Sleep and Depression: More Links

In 1995, hoping to improve my sleep, I decided to watch TV early in the morning, for reasons explained here. One Monday morning I watched tapes of Jay Leno and David Letterman that I’d made. Nothing happened. On Tuesday, however, I woke up and felt great: cheerful, eager and yet somehow calm. I had never felt so good so early in the morning. Monday had been a normal day, I had slept a normal length of time. The good feeling was puzzling. Then I remembered the TV I had watched. It had seemed so innocuous. The notion that 20 minutes of ordinary TV Monday morning could make me feel better Tuesday but not Monday seemed preposterous. Absurd. Couldn’t possibly be true.

Except for one thing. I had done something to improve my sleep. Plenty of research connected sleep and depression. That research made it more plausible that something done to improve sleep would improve mood. I went on to confirm the morning faces/mood linkage in many ways. The research connecting sleep and depression had been the first signs of a hidden mechanism (we need to see morning faces for our mood regulatory system to work properly) I consider very important.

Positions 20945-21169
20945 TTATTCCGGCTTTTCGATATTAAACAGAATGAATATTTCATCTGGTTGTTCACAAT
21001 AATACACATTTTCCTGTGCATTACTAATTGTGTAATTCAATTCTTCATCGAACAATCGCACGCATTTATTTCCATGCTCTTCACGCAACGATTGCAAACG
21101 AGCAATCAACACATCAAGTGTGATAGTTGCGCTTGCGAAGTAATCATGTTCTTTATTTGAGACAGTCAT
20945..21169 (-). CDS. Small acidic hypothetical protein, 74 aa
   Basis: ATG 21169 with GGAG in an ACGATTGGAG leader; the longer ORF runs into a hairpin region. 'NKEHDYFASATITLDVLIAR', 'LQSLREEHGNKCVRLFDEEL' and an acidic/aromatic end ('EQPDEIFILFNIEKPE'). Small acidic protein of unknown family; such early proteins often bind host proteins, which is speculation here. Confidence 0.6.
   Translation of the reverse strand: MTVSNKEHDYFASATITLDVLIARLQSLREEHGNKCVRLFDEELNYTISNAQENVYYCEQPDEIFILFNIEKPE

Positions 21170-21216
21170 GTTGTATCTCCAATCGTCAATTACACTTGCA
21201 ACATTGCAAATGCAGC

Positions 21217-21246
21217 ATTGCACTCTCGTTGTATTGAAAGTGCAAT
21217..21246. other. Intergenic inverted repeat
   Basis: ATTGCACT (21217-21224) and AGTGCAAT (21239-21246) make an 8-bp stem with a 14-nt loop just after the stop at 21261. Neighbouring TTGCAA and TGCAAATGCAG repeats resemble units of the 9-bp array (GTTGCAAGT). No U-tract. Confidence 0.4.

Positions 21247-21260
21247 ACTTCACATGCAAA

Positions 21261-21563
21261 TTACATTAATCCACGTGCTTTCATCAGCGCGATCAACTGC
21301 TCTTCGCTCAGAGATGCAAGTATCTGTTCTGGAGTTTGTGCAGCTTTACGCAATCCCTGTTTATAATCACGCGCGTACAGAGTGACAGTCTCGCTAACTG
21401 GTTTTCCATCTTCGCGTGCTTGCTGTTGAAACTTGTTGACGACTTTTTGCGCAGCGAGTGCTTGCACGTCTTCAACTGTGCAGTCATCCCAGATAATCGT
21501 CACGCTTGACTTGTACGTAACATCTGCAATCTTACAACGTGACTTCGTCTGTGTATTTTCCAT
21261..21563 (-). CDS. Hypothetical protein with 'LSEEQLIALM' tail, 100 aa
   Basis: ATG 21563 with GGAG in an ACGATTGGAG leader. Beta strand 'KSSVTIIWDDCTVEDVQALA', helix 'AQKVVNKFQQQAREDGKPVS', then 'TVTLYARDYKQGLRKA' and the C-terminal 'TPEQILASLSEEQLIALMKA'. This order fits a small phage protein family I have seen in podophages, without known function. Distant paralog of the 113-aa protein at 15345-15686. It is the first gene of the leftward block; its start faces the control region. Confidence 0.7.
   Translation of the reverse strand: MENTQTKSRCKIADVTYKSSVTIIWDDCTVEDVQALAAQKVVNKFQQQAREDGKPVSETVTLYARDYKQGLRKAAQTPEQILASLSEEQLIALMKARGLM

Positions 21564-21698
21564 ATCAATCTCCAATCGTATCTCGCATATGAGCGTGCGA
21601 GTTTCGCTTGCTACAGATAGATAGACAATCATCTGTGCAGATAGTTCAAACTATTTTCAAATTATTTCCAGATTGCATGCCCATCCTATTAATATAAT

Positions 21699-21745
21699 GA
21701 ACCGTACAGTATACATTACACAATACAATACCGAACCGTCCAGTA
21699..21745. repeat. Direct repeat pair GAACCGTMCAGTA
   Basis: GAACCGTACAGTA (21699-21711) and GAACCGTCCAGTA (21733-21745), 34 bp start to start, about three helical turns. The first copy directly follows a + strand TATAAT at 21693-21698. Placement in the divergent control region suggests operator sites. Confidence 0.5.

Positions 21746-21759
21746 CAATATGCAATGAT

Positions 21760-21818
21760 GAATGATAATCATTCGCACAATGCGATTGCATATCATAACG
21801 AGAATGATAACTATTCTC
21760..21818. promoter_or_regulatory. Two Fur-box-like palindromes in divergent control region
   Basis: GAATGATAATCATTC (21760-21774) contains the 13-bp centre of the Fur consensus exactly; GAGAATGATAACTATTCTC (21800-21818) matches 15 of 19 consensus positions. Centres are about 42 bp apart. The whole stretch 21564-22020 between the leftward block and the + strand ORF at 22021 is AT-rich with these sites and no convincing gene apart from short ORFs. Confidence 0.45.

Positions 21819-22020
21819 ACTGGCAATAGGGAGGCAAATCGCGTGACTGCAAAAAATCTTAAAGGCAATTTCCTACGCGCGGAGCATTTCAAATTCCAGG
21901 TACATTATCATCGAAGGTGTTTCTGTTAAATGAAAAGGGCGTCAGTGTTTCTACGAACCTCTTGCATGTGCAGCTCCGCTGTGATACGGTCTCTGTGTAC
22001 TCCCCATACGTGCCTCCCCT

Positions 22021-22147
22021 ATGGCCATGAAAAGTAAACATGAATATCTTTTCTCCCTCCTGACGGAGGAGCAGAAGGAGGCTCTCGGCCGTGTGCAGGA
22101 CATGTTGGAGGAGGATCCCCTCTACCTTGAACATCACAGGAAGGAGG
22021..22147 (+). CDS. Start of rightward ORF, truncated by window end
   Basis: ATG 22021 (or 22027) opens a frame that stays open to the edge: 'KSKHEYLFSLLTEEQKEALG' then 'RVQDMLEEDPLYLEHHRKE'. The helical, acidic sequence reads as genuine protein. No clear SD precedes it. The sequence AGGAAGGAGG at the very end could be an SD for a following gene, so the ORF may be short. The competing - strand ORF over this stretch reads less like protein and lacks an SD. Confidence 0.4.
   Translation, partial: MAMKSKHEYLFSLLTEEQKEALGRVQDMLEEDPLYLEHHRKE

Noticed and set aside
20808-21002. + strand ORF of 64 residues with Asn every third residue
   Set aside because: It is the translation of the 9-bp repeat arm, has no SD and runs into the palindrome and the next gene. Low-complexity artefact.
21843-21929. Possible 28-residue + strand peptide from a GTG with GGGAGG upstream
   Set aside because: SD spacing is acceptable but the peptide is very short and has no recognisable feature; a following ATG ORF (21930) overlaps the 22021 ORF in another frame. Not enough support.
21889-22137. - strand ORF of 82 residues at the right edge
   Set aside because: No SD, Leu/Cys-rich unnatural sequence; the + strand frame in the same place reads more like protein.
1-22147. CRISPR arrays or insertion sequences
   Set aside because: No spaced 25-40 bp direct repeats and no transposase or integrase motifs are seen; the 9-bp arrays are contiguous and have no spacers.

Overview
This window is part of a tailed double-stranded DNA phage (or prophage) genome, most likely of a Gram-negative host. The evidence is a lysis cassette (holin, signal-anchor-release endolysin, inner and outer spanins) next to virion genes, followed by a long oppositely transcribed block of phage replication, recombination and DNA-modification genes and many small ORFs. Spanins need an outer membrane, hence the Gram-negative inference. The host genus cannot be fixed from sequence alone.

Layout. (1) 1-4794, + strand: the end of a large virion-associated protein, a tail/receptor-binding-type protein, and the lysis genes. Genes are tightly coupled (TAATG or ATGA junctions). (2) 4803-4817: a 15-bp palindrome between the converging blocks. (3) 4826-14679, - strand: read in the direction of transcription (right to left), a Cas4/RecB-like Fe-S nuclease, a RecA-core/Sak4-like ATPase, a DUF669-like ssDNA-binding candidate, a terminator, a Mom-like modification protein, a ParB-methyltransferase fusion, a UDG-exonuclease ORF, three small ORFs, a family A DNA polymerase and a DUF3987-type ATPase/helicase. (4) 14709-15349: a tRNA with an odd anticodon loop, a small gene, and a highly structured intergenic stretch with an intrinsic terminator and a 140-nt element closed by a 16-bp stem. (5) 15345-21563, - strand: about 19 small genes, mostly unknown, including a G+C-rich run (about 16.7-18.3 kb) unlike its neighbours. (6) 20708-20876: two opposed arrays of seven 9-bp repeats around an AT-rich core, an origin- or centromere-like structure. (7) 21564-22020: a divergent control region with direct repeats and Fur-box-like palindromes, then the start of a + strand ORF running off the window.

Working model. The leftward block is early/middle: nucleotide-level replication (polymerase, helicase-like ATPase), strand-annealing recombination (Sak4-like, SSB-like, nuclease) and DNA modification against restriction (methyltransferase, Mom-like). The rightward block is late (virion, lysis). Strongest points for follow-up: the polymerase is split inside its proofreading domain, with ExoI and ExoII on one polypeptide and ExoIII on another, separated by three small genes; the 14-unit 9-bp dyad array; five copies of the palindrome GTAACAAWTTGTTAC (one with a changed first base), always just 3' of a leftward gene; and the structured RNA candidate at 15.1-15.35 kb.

Two new studies further connect sleep and depression. One of them found that people who sleep normal amounts of time are less influenced by genes associated with depression than those who sleep longer or shorter lengths of time. The other found that teenagers who sleep less than usual are at greater risk of depression.